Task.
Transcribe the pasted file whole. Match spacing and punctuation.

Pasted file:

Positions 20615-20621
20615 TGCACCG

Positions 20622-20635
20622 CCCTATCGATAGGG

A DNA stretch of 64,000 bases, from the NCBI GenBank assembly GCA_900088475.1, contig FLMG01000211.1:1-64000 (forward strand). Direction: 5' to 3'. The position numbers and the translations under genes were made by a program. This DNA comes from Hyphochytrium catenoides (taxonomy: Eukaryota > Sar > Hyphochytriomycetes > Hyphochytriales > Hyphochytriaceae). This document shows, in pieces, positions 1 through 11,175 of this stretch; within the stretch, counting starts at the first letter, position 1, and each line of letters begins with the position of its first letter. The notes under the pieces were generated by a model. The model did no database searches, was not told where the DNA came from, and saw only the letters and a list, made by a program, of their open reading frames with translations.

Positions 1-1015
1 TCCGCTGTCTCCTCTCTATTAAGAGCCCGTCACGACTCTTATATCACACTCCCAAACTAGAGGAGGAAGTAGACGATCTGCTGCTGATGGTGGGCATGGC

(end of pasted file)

Positions 20615-20621
20615 TGCACCG

Positions 20622-20635
20622 CCCTATCGATAGGG

A DNA stretch of 64,000 bases, from the NCBI GenBank assembly GCA_900088475.1, contig FLMG01000211.1:1-64000 (forward strand). Direction: 5' to 3'. The position numbers and the translations under genes were made by a program. This DNA comes from Hyphochytrium catenoides (taxonomy: Eukaryota > Sar > Hyphochytriomycetes > Hyphochytriales > Hyphochytriaceae). This document shows, in pieces, positions 1 through 11,175 of this stretch; within the stretch, counting starts at the first letter, position 1, and each line of letters begins with the position of its first letter. The notes under the pieces were generated by a model. The model did no database searches, was not told where the DNA came from, and saw only the letters and a list, made by a program, of their open reading frames with translations.

Positions 1-1015
1 TCCGCTGTCTCCTCTCTATTAAGAGCCCGTCACGACTCTTATATCACACTCCCAAACTAGAGGAGGAAGTAGACGATCTGCTGCTGATGGTGGGCATGGC